Saturday, July 23, 2016

Three Questions to Ask About Your Trading

I recently wrote the post on three questions to ask about any market.  That has turned out to be the most popular post to TraderFeed ever, which says something given 10+ years of the blog's existence.  My sense is that people recognize that there is much more to understanding markets than trading off the latest headlines or chart patterns.  The "three questions" post is an attempt to distill markets to their essence and provide a framework for thinking the meaning of market behavior.

Similarly, people recognize that there is much more to trading psychology than keeping their heads on straight.  The three questions to ask about any market follow from a core recognition:  that markets represent auction processes.  Once you focus on market behavior as the result of bidding and offering in a real time auction process, you can ask those three relevant questions.

The three questions to ask about your trading also follow from a core recognition:  trading is a creative process.  Just as an entrepreneur succeeds by creating new goods and services or by delivering goods and services in new ways, the trader succeeds by discovering and exploiting fresh opportunity.  Show me a trader who has made money consistently and I'll show you someone who displays uniqueness in their viewing and doing.  Once you recognize trading as a fundamentally creative, entrepreneurial activity, the questions to ask about your trading follow naturally:

1)  Am I looking at new information in new ways? - You don't mine for gold where everyone has been searching or, if you do, you use new tools that help you dig deeper and sift better.  A wise portfolio manager recently explained his success by citing the importance of exploiting "hard to get data".  That's where the truly new information--and the possible future sources of edge--lie.  For example, in a recently developed routine, I break the day's action in ES into bars that represent a given number of trades.  It's quite common for a single day to break down into 500-1000 bars, depending upon the level of market activity.  I then look at the volatility of each bar and the degree to which expansions of volatility result in directional price movement.  It turns out that expansions of microvolatility that have a directional bias precede short-term market trends.  The new information is capturing the behavior of large market players who have to enter their positions over time because of their size.  If you can recognize this process early, you can ride their waves.  New information leads to new, promising trading.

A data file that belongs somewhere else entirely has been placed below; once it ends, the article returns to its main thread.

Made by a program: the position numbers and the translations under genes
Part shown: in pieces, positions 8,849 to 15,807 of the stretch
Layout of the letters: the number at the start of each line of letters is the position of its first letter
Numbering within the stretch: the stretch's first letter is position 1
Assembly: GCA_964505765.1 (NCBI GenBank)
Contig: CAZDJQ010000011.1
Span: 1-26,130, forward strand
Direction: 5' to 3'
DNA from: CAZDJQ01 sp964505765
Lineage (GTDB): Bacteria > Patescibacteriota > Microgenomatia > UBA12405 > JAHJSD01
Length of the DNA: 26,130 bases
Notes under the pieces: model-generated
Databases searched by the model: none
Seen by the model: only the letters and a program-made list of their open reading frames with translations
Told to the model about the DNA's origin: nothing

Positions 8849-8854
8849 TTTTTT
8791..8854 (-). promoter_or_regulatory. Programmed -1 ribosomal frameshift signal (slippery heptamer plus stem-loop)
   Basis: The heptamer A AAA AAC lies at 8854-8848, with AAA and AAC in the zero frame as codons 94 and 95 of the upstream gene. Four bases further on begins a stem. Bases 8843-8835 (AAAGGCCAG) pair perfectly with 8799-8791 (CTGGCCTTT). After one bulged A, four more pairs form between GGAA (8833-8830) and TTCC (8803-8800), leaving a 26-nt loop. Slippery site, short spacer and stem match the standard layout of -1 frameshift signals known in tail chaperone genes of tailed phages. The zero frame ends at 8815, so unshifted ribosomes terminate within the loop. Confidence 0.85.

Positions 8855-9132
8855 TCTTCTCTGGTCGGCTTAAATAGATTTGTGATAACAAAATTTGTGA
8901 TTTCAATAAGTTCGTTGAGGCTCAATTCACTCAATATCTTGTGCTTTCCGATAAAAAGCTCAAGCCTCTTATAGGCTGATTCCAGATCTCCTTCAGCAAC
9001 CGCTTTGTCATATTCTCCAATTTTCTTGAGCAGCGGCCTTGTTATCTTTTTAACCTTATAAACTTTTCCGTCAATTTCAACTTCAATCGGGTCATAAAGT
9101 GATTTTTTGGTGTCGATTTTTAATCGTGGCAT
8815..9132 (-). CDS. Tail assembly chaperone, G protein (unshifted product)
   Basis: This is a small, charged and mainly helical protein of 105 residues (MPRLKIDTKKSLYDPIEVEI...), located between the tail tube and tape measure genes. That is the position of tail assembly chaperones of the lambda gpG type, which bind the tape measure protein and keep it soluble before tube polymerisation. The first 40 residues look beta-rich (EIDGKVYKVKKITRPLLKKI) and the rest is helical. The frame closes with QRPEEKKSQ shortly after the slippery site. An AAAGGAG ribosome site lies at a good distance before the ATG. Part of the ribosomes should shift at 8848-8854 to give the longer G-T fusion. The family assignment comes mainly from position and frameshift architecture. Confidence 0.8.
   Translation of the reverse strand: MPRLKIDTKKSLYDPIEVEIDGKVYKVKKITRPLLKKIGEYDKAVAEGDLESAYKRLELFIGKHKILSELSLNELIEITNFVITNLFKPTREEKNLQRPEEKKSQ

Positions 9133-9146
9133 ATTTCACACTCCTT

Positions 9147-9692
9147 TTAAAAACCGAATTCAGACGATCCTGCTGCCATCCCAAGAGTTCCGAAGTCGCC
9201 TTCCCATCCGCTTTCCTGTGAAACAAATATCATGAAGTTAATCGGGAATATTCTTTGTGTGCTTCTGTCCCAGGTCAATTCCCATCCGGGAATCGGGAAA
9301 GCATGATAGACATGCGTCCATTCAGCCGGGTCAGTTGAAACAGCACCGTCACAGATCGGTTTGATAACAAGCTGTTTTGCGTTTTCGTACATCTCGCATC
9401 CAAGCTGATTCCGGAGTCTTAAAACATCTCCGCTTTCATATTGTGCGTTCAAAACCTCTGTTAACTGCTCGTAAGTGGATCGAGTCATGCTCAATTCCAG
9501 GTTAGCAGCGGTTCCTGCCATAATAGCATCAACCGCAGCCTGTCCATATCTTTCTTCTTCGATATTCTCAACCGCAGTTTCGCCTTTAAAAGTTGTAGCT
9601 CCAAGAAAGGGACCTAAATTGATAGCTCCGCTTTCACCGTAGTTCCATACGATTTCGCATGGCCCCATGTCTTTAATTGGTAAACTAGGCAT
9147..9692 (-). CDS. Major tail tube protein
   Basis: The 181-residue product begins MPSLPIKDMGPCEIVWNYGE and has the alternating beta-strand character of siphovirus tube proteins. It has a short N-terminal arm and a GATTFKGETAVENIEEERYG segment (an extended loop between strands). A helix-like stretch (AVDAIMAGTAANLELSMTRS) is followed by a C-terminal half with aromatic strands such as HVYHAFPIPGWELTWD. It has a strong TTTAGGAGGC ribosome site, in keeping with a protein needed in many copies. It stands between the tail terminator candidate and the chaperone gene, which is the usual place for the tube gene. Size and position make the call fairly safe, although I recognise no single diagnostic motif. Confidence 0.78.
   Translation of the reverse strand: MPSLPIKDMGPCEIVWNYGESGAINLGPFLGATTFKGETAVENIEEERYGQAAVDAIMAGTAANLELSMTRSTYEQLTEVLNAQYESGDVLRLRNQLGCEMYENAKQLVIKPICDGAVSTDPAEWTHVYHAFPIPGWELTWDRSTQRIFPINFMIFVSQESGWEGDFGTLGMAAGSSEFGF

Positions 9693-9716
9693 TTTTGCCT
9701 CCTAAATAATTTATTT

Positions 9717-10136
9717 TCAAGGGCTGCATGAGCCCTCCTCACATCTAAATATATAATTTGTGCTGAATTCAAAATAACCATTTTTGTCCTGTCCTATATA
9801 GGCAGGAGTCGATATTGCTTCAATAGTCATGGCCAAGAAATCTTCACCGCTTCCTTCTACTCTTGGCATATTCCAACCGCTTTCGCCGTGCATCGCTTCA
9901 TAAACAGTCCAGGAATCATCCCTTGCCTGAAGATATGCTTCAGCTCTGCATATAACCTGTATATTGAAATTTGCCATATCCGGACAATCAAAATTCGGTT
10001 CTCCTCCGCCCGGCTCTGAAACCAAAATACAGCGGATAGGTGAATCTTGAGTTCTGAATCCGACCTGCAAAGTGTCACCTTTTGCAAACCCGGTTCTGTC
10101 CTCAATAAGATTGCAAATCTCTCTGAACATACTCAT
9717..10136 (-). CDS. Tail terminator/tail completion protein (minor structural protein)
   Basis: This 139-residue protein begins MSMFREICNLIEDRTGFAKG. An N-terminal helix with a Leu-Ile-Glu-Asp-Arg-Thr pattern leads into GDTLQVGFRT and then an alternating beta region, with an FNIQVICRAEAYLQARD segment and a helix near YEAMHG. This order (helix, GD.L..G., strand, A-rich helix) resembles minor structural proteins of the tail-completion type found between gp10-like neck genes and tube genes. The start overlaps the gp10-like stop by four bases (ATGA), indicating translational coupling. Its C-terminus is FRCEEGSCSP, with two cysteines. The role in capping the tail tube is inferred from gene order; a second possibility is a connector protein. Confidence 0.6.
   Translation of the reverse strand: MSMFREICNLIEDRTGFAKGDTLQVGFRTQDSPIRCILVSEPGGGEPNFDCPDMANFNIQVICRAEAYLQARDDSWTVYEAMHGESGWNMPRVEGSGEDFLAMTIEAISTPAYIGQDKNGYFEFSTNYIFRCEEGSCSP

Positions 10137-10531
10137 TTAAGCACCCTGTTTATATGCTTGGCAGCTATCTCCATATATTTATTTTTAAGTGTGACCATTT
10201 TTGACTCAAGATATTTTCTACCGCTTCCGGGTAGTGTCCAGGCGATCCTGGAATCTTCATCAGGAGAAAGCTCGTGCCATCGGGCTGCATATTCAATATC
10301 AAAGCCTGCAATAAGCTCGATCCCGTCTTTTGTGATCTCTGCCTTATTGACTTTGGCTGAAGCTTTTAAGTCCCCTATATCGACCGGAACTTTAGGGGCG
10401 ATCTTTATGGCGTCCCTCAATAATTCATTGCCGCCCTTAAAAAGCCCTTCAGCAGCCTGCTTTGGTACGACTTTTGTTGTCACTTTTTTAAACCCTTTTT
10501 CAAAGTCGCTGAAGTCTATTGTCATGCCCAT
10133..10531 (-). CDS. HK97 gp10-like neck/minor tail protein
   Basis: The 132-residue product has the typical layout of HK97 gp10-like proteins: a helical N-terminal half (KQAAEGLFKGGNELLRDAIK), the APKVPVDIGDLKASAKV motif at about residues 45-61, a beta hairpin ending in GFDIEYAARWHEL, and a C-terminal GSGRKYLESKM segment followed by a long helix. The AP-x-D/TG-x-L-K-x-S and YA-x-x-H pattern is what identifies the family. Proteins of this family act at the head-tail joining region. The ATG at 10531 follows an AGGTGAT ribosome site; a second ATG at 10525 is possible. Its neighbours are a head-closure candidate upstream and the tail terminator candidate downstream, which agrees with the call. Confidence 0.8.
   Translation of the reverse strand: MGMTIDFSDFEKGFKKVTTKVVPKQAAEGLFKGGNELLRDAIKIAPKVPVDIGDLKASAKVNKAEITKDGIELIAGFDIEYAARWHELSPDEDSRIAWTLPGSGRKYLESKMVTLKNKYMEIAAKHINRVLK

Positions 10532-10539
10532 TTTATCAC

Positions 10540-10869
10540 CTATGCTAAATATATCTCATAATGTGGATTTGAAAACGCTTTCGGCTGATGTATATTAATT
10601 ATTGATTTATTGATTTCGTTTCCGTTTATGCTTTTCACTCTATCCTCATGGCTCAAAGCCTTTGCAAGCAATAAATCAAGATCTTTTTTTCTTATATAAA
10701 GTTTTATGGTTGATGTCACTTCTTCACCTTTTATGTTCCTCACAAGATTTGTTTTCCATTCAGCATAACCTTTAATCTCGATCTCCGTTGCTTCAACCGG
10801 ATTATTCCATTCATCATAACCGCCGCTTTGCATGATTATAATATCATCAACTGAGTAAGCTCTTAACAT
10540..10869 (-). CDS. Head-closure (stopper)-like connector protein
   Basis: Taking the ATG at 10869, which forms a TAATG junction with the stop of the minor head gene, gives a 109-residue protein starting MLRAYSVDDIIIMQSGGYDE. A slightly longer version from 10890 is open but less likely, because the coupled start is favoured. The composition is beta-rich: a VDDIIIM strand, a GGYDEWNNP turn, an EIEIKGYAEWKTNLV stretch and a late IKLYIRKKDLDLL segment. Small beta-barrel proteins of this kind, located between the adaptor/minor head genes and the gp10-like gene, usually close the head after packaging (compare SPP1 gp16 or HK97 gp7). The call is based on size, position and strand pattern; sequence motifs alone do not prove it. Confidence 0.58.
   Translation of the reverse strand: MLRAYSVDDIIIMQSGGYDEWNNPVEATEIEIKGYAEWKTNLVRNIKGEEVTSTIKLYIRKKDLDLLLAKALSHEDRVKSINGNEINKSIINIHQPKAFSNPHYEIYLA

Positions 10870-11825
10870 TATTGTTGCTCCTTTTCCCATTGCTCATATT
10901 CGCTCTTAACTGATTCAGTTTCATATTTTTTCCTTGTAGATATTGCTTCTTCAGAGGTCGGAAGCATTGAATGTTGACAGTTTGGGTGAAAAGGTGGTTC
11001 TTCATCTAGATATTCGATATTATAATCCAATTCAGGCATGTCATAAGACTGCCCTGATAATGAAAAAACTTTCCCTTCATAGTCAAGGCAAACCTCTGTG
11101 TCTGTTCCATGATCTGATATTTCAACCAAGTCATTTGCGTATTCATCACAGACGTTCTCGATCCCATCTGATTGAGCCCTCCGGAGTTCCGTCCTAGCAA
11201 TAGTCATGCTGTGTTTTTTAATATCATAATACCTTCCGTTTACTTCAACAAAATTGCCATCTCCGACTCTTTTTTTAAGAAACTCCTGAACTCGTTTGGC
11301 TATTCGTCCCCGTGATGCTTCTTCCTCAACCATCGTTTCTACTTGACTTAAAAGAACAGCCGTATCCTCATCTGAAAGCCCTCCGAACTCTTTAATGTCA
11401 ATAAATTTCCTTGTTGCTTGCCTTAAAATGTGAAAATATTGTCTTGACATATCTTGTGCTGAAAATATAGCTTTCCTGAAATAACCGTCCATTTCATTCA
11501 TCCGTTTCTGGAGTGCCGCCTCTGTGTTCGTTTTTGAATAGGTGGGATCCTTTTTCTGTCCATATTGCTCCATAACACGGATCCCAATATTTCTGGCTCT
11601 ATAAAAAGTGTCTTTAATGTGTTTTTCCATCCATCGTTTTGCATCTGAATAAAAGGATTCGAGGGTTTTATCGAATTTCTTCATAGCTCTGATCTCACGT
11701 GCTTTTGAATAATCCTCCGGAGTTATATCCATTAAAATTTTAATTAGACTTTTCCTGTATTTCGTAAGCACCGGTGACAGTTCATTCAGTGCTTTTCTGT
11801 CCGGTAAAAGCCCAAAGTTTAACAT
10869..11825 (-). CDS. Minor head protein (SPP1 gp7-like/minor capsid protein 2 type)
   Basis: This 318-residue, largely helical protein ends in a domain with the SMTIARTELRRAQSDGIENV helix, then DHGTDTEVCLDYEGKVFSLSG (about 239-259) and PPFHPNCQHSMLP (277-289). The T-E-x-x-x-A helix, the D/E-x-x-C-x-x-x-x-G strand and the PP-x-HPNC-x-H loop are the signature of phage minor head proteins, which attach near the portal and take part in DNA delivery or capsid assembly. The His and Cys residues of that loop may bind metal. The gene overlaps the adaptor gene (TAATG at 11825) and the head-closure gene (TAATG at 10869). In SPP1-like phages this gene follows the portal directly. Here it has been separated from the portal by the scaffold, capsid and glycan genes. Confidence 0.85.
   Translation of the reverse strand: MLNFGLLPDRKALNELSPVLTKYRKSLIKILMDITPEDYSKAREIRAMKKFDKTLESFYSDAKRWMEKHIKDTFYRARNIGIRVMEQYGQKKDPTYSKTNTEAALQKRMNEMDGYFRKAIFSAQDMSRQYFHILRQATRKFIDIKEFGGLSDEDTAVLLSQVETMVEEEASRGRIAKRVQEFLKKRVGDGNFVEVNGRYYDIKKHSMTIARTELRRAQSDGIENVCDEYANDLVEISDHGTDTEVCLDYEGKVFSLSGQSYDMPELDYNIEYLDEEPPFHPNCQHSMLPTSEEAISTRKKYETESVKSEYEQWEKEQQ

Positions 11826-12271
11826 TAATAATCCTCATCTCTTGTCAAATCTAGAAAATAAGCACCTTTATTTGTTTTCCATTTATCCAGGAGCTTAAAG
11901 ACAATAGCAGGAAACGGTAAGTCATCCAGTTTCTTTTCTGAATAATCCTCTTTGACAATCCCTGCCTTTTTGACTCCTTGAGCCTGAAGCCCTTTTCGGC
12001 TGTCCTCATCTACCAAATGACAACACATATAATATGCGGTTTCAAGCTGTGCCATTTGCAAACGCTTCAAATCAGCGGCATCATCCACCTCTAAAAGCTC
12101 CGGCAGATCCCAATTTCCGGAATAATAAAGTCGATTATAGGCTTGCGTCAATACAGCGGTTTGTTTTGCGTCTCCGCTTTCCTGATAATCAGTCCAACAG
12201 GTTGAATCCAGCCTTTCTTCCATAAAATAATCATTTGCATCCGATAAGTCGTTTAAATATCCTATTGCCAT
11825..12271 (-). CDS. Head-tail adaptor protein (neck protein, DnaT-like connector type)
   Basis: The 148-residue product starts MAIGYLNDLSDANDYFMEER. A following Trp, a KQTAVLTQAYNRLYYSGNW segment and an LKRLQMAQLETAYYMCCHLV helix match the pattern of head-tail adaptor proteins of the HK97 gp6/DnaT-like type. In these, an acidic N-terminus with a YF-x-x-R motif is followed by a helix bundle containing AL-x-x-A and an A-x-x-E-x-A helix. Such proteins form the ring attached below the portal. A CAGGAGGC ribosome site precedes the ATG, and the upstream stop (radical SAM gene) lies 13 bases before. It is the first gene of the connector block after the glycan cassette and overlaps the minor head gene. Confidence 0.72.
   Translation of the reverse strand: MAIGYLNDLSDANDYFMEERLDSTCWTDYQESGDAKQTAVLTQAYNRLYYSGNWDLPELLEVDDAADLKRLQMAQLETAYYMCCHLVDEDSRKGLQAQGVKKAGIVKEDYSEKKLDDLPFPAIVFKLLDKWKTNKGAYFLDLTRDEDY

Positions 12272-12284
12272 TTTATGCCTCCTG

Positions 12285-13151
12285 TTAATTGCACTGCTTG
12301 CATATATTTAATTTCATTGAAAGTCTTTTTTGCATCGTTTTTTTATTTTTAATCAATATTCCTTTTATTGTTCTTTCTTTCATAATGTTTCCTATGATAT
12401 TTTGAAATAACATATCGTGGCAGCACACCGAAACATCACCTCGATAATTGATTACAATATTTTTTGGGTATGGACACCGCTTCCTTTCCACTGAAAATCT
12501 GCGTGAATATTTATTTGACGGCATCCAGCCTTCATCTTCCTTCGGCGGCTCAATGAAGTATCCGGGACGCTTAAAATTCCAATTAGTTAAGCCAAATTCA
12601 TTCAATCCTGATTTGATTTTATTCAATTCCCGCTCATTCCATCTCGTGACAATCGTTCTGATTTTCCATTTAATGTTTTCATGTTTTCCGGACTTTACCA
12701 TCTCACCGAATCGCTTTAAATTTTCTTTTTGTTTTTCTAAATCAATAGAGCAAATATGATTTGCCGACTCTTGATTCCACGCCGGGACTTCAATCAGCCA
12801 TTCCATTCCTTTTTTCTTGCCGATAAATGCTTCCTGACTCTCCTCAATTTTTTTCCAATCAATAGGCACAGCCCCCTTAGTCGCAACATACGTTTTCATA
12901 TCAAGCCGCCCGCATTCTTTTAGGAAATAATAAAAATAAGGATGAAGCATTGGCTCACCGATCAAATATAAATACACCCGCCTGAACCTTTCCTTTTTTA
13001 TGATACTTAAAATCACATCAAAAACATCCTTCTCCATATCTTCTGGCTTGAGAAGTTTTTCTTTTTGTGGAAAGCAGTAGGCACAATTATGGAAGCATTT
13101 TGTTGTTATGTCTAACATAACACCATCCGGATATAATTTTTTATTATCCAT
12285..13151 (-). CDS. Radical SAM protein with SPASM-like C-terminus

2)  Am I synthesizing market information, not just analyzing it? - Analysis gives us the pieces of the puzzle, but it's a perceptual synthesis that helps us identify what the puzzle represents.  Without that synthesis, we can't assemble the puzzle; it makes no sense to us.  Synthesis is sense-making; it's taking information from multiple sources and assembling it into a coherent market picture.  Perhaps we see a possible trend starting per the discussion of microvolatility above.  At the same time, we notice that one sector of the market is breaking out to the upside and other risk assets are firming, despite a seemingly bearish data release earlier in the session.  Putting those pieces together, we recognize that the path of least resistance is to the upside and we construct a solid risk/reward entry.  Too often we get lost in the weeds and overreact to single pieces of data.  Our noses are so stuck in the screens that we don't pull back to see the broader context of what's going on in markets.  Successful traders operate with microscopes and telescopes, developing ideas that synthesize the here-and-now with larger market patterns.

3)  Do I flexibly adapt my trading style? - Traders often insist that they succeed by finding a trading style that fits their personality and faithfully sticking to that style.  I've come to recognize the limitations of this view.  A while ago I gave the example of the radio station owner who played music he believed to be "good music".  The problem was that musical tastes were changing and people did not want to listen to the music he believed to be good.  Rather than adapt to consumer needs, he stuck with his style and drove the business into the ground.  Creativity means that we flexibly adapt to changing conditions.  We don't insist that markets follow our predilections.  When I adopted cycles as my unit of market analysis, issues of "trend trading" vs. "mean reversion trading" became moot.  At certain, early portions of a cycle, you trade the momentum.  At other points, you fade directional moves.  When cycles are higher frequency, you trade in and out more opportunistically.  When lower frequency cycles dominate, you can behave more like an investor.  The market plays the music.  How you dance depends on the music being played.

Too many traders approach their craft as if they're managing a manufacturing process.  They don't recognize that they are also managing a creative enterprise.  How you manage an assembly line making widgets is different from how you manage a movie studio.  It's great to become more consistent by introducing process control and staying process driven--but not if the rigidity of process becomes a straitjacket that limits the creative essence of managing our capital.

Further Reading:  Creativity, Research, and Development